In this section, you want to get realistic and decisive when it comes to making a profit with your content as an influencer. Sure, there are many ways to make money as an influencer, but that doesn’t mean ALL of them are for you.
However, I encourage you to stay flexible and allow your strengths to shine even if you figure out a way to monetize your content differently than the rest.
Write down all of your ideas (even the crazy ones) of monetization here. And don’t forget to examine your SPACE (explained in the next few sections) if you would like to monetize in other ways including brand partnerships & more.
What can you offer as a service because of or via your influence? Can you consult brands? Offer styling services? Creating blog or social content to market specific products or services for brands for a designated rate is a brand partnership. Brand partnerships are a service. But maybe you’re also into closet organization. The possibilities are endless. Write down your service ideas here along with how to market it to your audience.
What physical products can you offer your audience? Do you want to own an online boutique? Sell t-shirts? Women’s apparel? Accessories? Beauty products? Write down your product offer ideas and include research with how much it would cost to get it off the ground, when you would launch and how much you would price items.
Consider the affiliate programs that could help you make passive income with the content you create. There are tons of affiliate programs like Amazon Affiliates, ShopStyle, rewardStyle, liketoknow.it and Share A Sale. Pinpoint which one(s) you’re eligible for and that you know you can convert your followers with. Write out your strategy for including affiliate links in your blog and social content to create a consistent stream of income.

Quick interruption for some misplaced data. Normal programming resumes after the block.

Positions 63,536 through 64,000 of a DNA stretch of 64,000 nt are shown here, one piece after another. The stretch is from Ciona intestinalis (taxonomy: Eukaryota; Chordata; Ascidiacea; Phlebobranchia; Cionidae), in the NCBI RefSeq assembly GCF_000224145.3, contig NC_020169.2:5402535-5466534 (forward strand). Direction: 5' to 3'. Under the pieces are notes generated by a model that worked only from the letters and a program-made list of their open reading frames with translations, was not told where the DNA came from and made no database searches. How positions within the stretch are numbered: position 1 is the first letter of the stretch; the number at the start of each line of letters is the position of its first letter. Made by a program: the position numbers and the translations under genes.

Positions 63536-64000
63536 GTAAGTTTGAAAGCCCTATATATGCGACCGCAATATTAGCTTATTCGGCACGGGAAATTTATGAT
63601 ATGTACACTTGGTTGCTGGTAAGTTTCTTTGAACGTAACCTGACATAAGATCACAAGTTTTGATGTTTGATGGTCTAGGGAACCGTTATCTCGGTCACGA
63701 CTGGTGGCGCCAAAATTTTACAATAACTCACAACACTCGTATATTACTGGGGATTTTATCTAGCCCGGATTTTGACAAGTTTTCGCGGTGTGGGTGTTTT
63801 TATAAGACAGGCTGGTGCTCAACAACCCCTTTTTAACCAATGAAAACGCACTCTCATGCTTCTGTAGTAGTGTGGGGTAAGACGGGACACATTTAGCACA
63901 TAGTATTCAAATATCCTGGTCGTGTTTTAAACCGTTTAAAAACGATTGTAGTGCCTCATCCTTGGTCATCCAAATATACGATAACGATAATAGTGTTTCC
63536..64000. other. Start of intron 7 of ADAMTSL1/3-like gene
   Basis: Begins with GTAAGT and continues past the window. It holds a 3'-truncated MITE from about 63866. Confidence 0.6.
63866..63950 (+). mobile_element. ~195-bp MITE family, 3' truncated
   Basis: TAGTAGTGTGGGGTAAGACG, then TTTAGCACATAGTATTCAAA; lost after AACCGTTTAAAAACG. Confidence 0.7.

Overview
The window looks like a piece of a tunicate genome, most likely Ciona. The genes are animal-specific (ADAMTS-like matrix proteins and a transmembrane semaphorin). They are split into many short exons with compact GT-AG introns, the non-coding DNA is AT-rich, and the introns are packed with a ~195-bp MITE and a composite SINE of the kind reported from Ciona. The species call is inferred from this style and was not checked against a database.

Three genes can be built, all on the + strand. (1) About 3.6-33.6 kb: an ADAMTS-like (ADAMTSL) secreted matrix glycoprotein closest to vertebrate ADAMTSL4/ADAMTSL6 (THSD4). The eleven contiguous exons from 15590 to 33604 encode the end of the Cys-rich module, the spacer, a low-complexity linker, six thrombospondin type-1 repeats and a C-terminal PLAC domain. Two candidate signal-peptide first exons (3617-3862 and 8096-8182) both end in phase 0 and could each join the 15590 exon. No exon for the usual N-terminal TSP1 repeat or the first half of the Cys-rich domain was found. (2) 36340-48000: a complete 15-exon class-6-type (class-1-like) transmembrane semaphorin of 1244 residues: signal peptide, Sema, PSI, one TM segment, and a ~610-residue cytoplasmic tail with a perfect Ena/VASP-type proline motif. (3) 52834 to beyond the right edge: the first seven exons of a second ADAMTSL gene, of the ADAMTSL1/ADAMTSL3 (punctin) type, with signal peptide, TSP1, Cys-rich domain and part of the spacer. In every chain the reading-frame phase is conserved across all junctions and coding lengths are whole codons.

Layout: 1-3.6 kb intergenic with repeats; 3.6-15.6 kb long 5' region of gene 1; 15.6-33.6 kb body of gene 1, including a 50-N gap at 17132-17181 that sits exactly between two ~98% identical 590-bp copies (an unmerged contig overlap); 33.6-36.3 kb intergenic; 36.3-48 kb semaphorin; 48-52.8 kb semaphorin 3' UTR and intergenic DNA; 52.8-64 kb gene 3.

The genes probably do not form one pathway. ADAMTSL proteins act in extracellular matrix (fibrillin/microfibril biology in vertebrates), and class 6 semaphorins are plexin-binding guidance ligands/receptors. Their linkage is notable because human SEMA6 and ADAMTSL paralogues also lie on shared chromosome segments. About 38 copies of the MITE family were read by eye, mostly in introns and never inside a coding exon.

Are you interested in selling classes, eBooks, courses or info products? This is the section where you want to include that. You may not want to teach other influencers how to work with brands (and that’s ok), but maybe you want to create a fall style guide or even teach people how to find clients as a stylist. Narrow down what you have experience in and what you’re good at before deciding to teach it. Then figure out what kind of curriculum you’re best at teaching and best serves your audience.
If you’re someone who loves to transition the energy from online to in person, events is a potential stream of income idea for you. Event planning is a different level of work than content creating that requires a high attention to detail. If this is not something that naturally comes to you, hiring an event planner to partner with to help execute your event idea is best.
Your event ideas can range from informational events (think conferences, workshops, etc) to social events (thinks brunches, dinners, tours, etc). If you know how to successfully get people out to your event, then this is something to seriously consider.
Starting a blog, Instagram or YouTube channel is relatively cheap in comparison to starting other types of businesses, but it still costs money. From buying a domain and hosting, to your tools – camera, clothes, photo or video editing software – the startup costs start to add up. List them out so you’re not overwhelmed or surprised when you have to start buying these things.